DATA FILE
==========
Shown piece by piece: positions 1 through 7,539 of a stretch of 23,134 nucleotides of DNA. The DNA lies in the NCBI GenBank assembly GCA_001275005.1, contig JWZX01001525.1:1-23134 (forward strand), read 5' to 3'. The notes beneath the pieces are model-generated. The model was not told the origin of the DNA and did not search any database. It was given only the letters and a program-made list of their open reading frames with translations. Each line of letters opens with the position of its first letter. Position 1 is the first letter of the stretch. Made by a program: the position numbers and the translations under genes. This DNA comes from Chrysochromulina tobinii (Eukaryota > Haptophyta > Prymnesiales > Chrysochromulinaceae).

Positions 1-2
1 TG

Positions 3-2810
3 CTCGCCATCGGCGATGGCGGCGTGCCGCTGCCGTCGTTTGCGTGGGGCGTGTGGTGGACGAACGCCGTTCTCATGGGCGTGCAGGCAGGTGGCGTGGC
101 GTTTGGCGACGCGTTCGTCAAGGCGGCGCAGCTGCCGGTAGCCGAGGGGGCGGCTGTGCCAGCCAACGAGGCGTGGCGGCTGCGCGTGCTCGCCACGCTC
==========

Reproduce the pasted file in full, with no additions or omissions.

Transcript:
Shown piece by piece: positions 1 through 7,539 of a stretch of 23,134 nucleotides of DNA. The DNA lies in the NCBI GenBank assembly GCA_001275005.1, contig JWZX01001525.1:1-23134 (forward strand), read 5' to 3'. The notes beneath the pieces are model-generated. The model was not told the origin of the DNA and did not search any database. It was given only the letters and a program-made list of their open reading frames with translations. Each line of letters opens with the position of its first letter. Position 1 is the first letter of the stretch. Made by a program: the position numbers and the translations under genes. This DNA comes from Chrysochromulina tobinii (Eukaryota > Haptophyta > Prymnesiales > Chrysochromulinaceae).

Positions 1-2
1 TG

Positions 3-2810
3 CTCGCCATCGGCGATGGCGGCGTGCCGCTGCCGTCGTTTGCGTGGGGCGTGTGGTGGACGAACGCCGTTCTCATGGGCGTGCAGGCAGGTGGCGTGGC
101 GTTTGGCGACGCGTTCGTCAAGGCGGCGCAGCTGCCGGTAGCCGAGGGGGCGGCTGTGCCAGCCAACGAGGCGTGGCGGCTGCGCGTGCTCGCCACGCTC